Support for the Pelican River Forest continues to grow
You may recall that, during Earth Week, the legislature’s Joint Finance Committee voted along party lines to reject the use of Knowles-Nelson funds for the Pelican River Forest. All twelve Republican legislators voted to deny the use of state funds to conserve 70,000 acres of forestland for wildlife conservation, for hunting and fishing, for forestry, for ATV and snowmobile use, and to protect water quality for everyone who relies on the Pelican and Wolf rivers for drinking water, irrigation, and recreation.
This vote, while disappointing, is not the end of the story.
Local governments, nonprofits and businesses, and individuals continue to speak up and show their support for the Pelican River Forest.
Three tribal governments have passed resolutions supporting Pelican River Forest:
- Menominee Nation
- Sokaogon Chippewa Community
- Stockbridge-Munsee Community Band of Mohican Indians.
And eleven local governments have passed resolutions in support of the project.
- City of Rhinelander
- Town of Wolf River
- Town of Pelican
- Town of Ainsworth
- Town of Elcho
- Village of White Lake
- Town of Schoepke
- Town of Pine Lake
- Town of Langlade
- Town of Lake Tomahawk
- Shawano County
This impressive wave of support for conserving the forest is right in line with what polling demonstrates: Wisconsinites want to be good stewards of our land and water. We want to protect Wisconsin’s wildlife, water, and our outdoor ways of life. Read on for more details about recent polling.
The Pelican River Forest project can still become a reality, and we hope to have more to share soon.
The State Budget and Knowles-Nelson
Today, Governor Evers signed the state budget after issuing a number of partial vetoes. The Governor acted on behalf of Knowles-Nelson and the DNR by vetoing a budget provision that would have further restricted how some Knowles-Nelson dollars can be spent. In his veto message, Governor Evers said:
I object to having unobligated Stewardship bonding authority available only for earmarks at the discretion of the Legislature. Due to the Legislature’s obstruction through the Joint Committee on Finance anonymous objection process, many valuable Stewardship projects have been delayed or denied leaving unused and unobligated bonding authority at the end of each year. It is my sincere desire that we work together to fix this broken system for approval of beneficial conservation projects.
We appreciate Governor Evers’ continued support of Knowles-Nelson and share his desire to work together to fix the broken Knowles-Nelson review process. We look forward to working with the Governor, legislators, and the DNR to get that work done.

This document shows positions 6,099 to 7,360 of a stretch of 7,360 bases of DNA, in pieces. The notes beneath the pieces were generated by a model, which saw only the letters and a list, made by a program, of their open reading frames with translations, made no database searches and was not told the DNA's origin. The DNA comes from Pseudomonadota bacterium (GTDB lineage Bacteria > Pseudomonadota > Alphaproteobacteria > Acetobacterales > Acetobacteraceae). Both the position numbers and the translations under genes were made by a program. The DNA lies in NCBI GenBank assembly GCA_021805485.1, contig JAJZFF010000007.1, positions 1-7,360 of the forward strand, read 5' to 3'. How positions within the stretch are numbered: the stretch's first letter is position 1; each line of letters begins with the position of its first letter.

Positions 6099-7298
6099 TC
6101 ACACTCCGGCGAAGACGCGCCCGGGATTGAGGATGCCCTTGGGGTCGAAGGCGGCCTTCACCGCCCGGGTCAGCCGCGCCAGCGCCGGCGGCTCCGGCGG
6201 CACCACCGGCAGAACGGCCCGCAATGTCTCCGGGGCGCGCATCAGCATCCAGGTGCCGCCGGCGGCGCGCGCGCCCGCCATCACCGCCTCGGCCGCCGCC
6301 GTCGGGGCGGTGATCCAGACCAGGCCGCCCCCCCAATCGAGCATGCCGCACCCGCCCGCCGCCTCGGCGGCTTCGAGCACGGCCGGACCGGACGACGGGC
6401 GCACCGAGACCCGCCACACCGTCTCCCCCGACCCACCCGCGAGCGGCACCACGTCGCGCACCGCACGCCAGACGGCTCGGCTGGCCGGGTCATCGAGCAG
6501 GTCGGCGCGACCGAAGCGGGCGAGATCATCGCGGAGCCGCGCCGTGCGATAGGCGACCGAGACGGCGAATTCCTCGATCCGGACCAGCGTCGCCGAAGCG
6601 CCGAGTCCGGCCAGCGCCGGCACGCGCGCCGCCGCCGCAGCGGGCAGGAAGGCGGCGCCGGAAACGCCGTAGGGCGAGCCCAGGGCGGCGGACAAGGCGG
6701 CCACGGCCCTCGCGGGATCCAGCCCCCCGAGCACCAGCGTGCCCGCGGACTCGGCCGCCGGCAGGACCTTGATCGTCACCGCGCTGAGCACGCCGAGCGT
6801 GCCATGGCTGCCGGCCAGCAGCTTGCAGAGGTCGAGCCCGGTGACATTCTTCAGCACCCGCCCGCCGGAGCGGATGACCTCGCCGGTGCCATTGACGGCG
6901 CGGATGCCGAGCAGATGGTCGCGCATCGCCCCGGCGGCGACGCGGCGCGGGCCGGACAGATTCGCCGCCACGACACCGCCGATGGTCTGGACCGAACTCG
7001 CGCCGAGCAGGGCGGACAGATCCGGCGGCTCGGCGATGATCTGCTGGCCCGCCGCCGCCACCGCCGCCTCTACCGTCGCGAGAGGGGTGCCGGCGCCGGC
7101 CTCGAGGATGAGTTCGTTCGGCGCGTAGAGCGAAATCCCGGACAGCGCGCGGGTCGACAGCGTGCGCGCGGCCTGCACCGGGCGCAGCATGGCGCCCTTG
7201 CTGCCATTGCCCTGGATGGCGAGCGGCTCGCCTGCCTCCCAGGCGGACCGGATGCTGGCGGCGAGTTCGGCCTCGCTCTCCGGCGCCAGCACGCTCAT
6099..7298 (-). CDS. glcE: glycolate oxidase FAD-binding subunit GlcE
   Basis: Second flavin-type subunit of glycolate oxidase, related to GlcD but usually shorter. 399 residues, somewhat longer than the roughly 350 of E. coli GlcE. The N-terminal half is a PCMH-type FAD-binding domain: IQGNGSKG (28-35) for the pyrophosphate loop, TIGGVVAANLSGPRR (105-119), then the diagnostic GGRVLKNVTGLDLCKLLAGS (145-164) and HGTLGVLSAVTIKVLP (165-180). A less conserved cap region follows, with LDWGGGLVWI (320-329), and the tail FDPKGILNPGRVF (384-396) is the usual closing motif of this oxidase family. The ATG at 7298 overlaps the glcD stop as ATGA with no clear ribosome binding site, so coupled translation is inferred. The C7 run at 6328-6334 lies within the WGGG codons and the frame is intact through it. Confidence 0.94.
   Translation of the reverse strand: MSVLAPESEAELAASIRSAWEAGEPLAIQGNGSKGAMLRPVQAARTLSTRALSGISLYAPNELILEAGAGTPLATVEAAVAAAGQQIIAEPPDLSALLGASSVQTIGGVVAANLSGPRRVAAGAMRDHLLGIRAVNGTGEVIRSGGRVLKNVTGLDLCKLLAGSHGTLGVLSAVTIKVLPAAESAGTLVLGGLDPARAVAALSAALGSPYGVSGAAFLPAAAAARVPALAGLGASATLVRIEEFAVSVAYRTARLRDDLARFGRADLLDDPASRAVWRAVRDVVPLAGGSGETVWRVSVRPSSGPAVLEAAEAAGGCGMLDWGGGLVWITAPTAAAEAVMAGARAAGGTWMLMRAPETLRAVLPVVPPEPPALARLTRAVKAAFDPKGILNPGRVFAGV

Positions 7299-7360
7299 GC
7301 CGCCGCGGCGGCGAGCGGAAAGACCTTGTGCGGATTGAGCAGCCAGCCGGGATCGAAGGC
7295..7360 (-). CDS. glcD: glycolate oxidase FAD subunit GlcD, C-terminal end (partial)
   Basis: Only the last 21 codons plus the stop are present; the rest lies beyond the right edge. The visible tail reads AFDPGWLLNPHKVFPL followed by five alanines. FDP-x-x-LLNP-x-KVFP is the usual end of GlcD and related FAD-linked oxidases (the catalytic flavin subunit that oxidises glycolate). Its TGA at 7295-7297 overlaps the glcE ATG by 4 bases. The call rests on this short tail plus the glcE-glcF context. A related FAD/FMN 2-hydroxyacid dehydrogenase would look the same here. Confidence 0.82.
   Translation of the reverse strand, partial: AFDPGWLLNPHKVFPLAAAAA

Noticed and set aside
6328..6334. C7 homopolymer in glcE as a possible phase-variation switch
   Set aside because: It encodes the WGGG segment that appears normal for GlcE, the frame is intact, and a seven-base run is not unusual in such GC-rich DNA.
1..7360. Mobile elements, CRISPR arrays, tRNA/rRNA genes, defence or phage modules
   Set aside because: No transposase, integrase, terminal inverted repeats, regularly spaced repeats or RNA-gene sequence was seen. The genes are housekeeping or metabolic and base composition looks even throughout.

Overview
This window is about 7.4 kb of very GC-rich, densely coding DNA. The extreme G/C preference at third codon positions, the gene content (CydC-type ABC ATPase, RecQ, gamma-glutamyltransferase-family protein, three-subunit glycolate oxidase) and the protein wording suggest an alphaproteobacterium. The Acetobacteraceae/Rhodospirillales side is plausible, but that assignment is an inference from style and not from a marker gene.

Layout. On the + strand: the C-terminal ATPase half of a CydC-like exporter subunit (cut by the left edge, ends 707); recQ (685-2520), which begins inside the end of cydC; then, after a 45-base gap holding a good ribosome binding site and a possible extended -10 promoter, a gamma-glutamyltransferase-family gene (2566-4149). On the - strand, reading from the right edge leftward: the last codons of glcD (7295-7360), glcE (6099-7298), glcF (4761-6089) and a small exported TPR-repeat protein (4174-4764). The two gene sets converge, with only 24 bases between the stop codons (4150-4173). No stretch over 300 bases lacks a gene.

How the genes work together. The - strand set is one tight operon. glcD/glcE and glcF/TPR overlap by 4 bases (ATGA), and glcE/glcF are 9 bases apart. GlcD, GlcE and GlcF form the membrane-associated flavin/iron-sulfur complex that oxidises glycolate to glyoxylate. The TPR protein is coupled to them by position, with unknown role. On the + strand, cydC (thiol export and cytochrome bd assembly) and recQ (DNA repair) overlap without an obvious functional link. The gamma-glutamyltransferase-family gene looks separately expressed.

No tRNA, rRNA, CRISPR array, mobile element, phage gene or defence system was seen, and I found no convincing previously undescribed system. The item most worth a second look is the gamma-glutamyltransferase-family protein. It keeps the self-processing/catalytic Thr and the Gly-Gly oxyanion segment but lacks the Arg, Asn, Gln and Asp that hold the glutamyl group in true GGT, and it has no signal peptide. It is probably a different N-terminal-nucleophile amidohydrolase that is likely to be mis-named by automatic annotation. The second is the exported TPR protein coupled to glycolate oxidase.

Unfortunately, Knowles-Nelson did not come through the entire budget process unscathed. A provision in the shared revenue bill creates new restrictions for land acquisitions north of Highway 8. In the future, all local governments within a project area must pass an affirmative resolution in support of the project before the project can go to the Joint Finance Committee for approval.
This means that both the town and county boards will have to pass affirmative resolutions in order for any land acquisition project to move forward, which has the potential to seriously undermine land protection efforts in northern Wisconsin by allowing a small minority of opponents to block conservation efforts.
Several Knowles-Nelson projects approved
It’s not all bad news! Since we began directly challenging the Joint Finance Committee’s practice of failing to follow state law and blocking Knowles-Nelson projects by inaction, three conservation projects led by non-profit conservation organizations have made it through legislative review unscathed. Landmark Conservancy, the Northwoods Alliance, and Ducks Unlimited have all been awarded Knowles-Nelson grants after the Joint Finance Committee raised no objections to their projects.
Your feedback to state legislators through phone calls and emails as well as consistent, thoughtful coverage of the issue by journalists has been an effective check against the committee’s abuse of their oversight authority. Thank you. Your messages are making a difference!
Bipartisan support for land conservation and good governance
Recent bipartisan polling shows that land conservation continues to enjoy strong, bipartisan support across Wisconsin. The poll was commissioned by The Nature Conservancy and supported by Gathering Waters. Two polling firms, one traditionally utilized by Democrats and one by Republicans, found remarkable support for Knowles-Nelson and for addressing the broken legislative review process.
A few key findings from that poll stand out:
- 90% of voters support dedicated public funding for conservation
- 76% of voters have a favorable opinion of the Knowles-Nelson Stewardship Program
- 89% of voters support changes to the Knowles-Nelson review process to eliminate anonymous objections and to require lawmakers to hold hearings on grants they have blocked.
In a state where elections are won and lost by the thinnest of margins, these numbers demonstrate remarkable bipartisan support for conservation. That support is strong across the state and across political affiliations. No matter where in Wisconsin you live, chances are your neighbors value conservation.
Gathering Waters will continue to support everyone who is working so hard to protect the Pelican River Forest and all the places that make Wisconsin special.
Charlie Carlin and all your advocates at Gathering Waters
Featured image by Ken Mattison, 2020.